City think-tank calls for an FTT
The Chancellor’s Spring Budget backtracked on his Party’s election pledge not to raise National Insurance.
At the same time as hitting the self-employed, he is not listening to a City think-tank which is calling to tax the banking sector more.
The UK’s FTT, the Stamp Duty on shares, predates income tax – it’s old, it’s reliable and it’s sustainable. Currently it raises £3bn/year but the tax hasn’t been modernised in 30 years. If it was, how much more could be brought in to support the most vulnerable?
Avinash Persaud, a former banker, has answered that question. In his new report, Persaud shows that by modernising and extending the UK’s FTT to tax newer types of trading, an additional £5bn/yr could be raised without threat of business relocation. That’s an extra £25bn over the course of a parliament.
With that extra revenue, in one year the government could…
- Train the 30,000 nurses needed to fill all NHS vacancies until 2020;
- Close this year’s social care budget deficit;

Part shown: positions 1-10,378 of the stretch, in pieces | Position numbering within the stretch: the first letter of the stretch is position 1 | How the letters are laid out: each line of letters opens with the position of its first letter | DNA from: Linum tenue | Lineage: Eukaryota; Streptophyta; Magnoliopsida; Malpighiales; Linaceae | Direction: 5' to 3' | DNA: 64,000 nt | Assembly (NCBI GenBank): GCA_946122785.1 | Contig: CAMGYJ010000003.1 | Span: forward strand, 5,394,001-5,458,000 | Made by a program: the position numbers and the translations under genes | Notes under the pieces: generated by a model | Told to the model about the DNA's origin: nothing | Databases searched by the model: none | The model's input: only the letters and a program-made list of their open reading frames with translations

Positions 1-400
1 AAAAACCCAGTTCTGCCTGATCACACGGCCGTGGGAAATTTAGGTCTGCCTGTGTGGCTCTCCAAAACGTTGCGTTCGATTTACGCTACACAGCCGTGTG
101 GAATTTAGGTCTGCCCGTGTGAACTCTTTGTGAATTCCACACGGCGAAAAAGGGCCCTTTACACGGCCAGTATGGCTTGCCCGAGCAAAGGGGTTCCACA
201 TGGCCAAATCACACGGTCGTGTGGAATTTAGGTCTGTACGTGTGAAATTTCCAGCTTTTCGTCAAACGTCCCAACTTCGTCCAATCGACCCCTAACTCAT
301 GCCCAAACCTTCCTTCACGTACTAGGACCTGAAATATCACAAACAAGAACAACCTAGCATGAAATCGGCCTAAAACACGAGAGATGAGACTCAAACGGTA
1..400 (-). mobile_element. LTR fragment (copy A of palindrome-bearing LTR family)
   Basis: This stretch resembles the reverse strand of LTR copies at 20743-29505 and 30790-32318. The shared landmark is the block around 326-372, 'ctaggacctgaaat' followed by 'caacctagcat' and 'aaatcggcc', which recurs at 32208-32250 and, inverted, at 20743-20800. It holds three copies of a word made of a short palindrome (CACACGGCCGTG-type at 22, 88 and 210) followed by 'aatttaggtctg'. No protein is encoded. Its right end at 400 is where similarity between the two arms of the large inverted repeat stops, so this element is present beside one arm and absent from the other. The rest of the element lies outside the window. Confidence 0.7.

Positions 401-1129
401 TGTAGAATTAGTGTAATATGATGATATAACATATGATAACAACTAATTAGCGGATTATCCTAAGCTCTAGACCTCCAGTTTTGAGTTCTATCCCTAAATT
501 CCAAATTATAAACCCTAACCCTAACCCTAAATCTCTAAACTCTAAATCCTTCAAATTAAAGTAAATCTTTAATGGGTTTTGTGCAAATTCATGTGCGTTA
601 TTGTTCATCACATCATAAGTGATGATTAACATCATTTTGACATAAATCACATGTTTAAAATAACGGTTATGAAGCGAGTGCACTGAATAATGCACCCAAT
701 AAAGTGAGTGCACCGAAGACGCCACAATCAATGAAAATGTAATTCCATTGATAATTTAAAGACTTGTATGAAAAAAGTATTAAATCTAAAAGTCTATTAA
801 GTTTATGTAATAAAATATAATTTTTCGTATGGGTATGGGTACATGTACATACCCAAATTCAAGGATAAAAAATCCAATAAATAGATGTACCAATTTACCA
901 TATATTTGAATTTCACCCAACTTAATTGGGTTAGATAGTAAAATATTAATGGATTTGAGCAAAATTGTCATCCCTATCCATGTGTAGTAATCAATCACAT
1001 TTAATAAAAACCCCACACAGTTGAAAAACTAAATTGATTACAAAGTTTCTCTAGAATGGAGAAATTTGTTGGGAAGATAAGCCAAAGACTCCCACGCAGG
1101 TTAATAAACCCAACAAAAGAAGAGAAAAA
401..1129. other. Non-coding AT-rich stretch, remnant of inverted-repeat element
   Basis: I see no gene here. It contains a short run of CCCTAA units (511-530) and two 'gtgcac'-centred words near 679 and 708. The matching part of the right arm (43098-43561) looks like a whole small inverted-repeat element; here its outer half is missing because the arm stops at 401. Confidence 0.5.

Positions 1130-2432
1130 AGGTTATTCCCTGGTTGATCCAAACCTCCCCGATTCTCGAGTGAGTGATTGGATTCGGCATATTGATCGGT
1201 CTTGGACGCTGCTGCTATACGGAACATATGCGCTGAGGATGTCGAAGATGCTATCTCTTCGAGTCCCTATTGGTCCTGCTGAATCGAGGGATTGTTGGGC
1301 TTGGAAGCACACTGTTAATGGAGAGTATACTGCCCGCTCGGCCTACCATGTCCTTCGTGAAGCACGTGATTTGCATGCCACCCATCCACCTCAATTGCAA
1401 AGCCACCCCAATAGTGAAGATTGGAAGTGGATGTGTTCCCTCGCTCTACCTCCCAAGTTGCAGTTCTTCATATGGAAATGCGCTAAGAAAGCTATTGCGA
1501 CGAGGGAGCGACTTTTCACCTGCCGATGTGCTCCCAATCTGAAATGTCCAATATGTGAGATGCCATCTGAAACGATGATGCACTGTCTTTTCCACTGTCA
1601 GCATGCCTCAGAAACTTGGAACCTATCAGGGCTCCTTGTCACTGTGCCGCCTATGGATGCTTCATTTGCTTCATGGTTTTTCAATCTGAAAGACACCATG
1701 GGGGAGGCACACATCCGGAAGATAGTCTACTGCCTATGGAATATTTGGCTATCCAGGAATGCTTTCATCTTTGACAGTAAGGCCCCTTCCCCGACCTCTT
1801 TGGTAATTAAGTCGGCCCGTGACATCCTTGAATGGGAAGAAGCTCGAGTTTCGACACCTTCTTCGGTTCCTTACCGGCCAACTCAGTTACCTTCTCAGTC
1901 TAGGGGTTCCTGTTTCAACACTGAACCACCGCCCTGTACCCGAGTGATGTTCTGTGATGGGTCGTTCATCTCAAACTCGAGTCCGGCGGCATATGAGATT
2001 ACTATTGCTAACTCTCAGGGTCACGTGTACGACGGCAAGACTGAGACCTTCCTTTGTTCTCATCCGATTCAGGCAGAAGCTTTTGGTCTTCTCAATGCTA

- Develop more than 15,000 social homes
- Build over 30,000 medium sized wind turbines
Persaud’s argument goes even further.
He says that extending the tax “will reduce…dangerous behaviour in financial markets”, the same behaviour that sparked the crash and continues to affect the lives of ordinary working families but not the financial sector.
Even with substantial reductions in profit this year, investigations for money laundering and excessive fines, bankers’ bonuses have reached pre-crisis levels for the first time in 9 years. Taxing banks more is long overdue, particularly for a sector that can clearly afford it.
If the government are dedicated to making our economic and tax system work for all, modernising and extending the UK’s FTT is a must.
Download the full report here